Drawing from common law, the policing community has defined a threat as “imminent” when someone has the ability, opportunity and intention to cause the specific harm at issue (here, death or serious physical injury). “Ability” refers to the person’s capacity to cause the identified harm and requires asking whether the person is physically capable, at the time, of inflicting the harm. For example, a person holding a knife can use it as a weapon, so the individual has the ability to cause serious injuries or death. “Opportunity” refers to the subject’s proximity to a potential target and requires asking whether anyone is vulnerable, at the time, to the specific harm. For example, a person with a knife who is standing immediately next to an officer has both the ability and the opportunity to attack the officer with it, while an individual with a knife who is 50 feet away has the ability, but not the opportunity, to do so. “Intent” refers to the person’s apparent desire to cause the identified harm and requires asking whether the person wants, at the time, to cause the harm. For example, a person who is physically close to an officer while cutting cucumbers with a knife in the kitchen might have the ability and opportunity, but not the intention, to cause death or serious physical injury.

Importantly, the Graham court held that the reasonableness of force requires looking at the facts not as they actually were, but as they would have appeared to “a reasonable officer on the scene.” As courts have made clear, this standard allows for mistaken perceptions and conclusions so long as all such errors were reasonable. For example, if an individual is stabbing at officers with a shiny, rigid object that a reasonable officer would believe is a knife, then the courts will assess the reasonableness of the officer’s actions as if the object were a knife even if it later turns out to have been a harmless rubber toy. 

In assessing what a reasonable officer would have been aware of, it’s important to keep in mind that use-of-force situations can be chaotic. As the Supreme Court described it, “[O]fficers are often forced to make split-second judgments [] in circumstances that are tense, uncertain, and rapidly evolving.” This description isn’t always accurate—indeed, as one of us has written elsewhere, this description is “simply wrong almost all the time”—but it seems generally apt in this case.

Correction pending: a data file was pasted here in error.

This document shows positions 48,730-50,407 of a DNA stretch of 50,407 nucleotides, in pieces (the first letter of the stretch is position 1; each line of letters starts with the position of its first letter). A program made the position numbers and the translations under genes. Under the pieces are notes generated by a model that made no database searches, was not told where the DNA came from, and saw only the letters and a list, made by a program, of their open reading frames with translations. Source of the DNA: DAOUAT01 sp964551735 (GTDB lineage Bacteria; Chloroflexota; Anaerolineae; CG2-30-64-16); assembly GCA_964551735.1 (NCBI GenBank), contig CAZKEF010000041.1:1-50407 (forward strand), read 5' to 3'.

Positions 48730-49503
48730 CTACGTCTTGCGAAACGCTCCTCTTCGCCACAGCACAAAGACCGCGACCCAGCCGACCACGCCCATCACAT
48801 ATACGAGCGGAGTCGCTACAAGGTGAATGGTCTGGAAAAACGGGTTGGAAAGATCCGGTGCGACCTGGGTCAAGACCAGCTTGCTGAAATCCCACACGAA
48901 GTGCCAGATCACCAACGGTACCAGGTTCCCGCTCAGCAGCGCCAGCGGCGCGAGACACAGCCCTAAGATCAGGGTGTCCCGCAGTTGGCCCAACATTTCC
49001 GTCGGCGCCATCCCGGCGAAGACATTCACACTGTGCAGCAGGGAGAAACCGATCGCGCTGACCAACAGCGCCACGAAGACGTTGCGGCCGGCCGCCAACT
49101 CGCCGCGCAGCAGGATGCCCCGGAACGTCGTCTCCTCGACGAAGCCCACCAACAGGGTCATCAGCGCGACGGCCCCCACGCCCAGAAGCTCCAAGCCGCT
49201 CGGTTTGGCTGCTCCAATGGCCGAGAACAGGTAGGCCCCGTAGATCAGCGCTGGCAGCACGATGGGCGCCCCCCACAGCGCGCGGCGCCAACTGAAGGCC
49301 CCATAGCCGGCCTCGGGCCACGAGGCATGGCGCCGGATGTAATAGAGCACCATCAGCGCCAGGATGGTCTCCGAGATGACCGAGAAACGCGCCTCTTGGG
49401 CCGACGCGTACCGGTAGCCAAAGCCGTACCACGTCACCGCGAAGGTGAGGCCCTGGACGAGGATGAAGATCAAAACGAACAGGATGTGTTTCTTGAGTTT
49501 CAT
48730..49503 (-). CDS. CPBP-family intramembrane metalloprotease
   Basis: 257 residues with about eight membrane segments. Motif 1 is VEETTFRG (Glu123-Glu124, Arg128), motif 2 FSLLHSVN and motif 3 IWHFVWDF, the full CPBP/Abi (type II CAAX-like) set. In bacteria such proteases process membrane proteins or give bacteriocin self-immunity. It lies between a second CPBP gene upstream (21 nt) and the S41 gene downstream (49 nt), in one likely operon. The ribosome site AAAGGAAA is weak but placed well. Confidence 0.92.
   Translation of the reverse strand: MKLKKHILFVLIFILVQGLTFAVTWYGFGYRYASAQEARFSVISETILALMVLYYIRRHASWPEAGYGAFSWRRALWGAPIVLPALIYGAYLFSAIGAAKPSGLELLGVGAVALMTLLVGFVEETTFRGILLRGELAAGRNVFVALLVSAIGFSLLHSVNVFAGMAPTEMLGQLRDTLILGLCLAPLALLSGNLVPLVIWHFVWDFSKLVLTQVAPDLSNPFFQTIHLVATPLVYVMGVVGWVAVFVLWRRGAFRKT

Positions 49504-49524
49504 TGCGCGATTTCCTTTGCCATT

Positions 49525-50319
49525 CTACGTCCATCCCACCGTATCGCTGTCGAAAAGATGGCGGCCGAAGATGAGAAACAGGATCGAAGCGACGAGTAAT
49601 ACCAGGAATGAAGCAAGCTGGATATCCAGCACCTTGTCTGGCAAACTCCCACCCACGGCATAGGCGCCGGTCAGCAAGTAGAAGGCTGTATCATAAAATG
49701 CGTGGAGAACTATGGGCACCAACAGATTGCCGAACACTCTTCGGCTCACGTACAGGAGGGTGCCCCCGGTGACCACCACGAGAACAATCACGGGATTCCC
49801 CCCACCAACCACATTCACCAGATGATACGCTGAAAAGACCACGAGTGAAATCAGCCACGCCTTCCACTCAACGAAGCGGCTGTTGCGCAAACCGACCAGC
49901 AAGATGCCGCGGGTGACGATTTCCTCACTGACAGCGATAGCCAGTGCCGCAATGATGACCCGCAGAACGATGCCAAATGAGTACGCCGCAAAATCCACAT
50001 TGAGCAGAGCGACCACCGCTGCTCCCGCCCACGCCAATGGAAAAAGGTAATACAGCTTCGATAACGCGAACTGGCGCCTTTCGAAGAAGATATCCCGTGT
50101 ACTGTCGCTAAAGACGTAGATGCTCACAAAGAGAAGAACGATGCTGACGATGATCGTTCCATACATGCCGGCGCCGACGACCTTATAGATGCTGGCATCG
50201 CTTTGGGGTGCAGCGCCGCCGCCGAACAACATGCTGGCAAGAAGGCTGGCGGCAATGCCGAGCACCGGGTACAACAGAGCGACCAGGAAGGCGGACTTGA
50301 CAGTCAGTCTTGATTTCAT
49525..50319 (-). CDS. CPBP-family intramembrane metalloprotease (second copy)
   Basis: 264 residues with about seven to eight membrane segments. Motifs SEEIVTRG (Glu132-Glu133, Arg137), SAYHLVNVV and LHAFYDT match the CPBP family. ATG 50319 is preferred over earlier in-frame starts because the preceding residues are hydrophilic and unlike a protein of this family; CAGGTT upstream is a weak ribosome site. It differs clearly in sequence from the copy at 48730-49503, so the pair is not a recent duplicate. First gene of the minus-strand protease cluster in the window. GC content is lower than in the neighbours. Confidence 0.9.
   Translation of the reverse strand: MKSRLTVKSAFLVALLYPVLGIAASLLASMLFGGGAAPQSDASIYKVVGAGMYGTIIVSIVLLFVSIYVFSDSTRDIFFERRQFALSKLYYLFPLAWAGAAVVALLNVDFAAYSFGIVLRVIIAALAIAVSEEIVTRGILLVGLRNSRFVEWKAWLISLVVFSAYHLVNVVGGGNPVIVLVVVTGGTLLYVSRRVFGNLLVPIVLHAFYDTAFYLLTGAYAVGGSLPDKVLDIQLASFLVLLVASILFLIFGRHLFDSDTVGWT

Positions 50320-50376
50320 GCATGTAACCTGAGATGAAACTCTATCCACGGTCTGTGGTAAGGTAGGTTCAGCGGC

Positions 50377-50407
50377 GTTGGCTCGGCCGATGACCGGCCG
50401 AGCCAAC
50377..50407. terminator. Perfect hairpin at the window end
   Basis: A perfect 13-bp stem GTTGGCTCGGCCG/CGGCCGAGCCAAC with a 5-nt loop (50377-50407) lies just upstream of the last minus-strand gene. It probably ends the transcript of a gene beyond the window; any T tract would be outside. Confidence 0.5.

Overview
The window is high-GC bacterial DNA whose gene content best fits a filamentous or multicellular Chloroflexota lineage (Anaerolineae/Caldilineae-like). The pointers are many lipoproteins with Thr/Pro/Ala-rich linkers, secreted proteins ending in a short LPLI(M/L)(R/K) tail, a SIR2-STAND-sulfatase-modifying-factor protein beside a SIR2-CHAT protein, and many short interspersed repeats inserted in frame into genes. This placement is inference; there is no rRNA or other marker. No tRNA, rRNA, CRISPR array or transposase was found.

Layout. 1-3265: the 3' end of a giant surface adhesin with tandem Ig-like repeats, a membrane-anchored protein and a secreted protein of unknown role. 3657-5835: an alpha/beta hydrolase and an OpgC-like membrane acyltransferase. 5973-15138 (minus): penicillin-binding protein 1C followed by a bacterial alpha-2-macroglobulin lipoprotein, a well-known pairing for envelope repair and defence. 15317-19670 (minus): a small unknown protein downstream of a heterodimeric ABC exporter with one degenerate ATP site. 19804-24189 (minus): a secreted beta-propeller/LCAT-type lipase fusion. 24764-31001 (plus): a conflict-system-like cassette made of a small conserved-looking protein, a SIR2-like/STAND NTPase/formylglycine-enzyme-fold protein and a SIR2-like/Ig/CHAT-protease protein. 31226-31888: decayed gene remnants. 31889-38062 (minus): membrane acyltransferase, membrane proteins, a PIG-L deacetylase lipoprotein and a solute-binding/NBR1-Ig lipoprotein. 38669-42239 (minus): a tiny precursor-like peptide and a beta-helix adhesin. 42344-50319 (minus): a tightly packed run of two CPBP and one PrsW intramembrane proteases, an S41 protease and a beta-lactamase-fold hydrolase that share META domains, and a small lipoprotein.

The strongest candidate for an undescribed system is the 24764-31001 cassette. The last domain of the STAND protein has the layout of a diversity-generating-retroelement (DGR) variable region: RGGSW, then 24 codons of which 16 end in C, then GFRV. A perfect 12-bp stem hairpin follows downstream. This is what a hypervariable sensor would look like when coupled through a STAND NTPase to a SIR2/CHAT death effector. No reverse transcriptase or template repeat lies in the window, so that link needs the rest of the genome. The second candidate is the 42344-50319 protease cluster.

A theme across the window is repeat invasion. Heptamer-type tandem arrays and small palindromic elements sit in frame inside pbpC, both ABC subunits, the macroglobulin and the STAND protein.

One additional point bears mentioning. Most police uses of force, including the discharge of a firearm, are individualized; they are justified only if a specific target presents the appropriate level of threat. Officers absolutely cannot shoot indiscriminately into a mob, for example, even if some members of a mob absolutely present an imminent threat of death or great bodily harm.

Putting that framework together and applying it to this case, the constitutional question is whether a reasonable officer in Byrd’s position could have believed, in light of the cognitive and perceptual challenges that existed at the time, that Babbitt had the ability, opportunity, and apparent intention to cause death or great bodily harm. The government has not yet released sufficient information to definitively answer that question, but there are reasons to doubt that the answer is an obvious yes.


Officers must base their conclusions and actions on specific and articulable facts. It is not enough to say that someone might have had a gun, for example. Officers must be able to explain the specific reasons they believed that someone had a gun at the particular time in question. We have very limited information about the specific and articulable facts that would have been available to a reasonable officer in Byrd’s position, however, because no comprehensive report has yet been issued.

We now know that there were eight separate breaches in the Capitol, and that some of those breaches involved insurrectionists armed with firearms, bats, and chemical sprays, and using flagpoles, fire extinguishers, and skateboards as weapons of opportunity. We know that officers were violently assaulted with weapons including with some of those weapons (e.g., chemical spray, a fire extinguisher and a TASER). We know that officers, by their own descriptions, were “grabbed, beaten,” “crushed ... between doors and bashed ... in the head.” And we know, from Byrd’s description, that he was at least generally aware of the violent and chaotic situation. In his interview with NBC News, he described “hearing about the breaches of different barricaded areas, officers being overrun, officers being down,” as well as “reports of shots fired through the House main door onto the floor of the Chamber” (the reports of shots being fired later turned out to be false, but nevertheless it was information a reasonable officer would have considered at the time).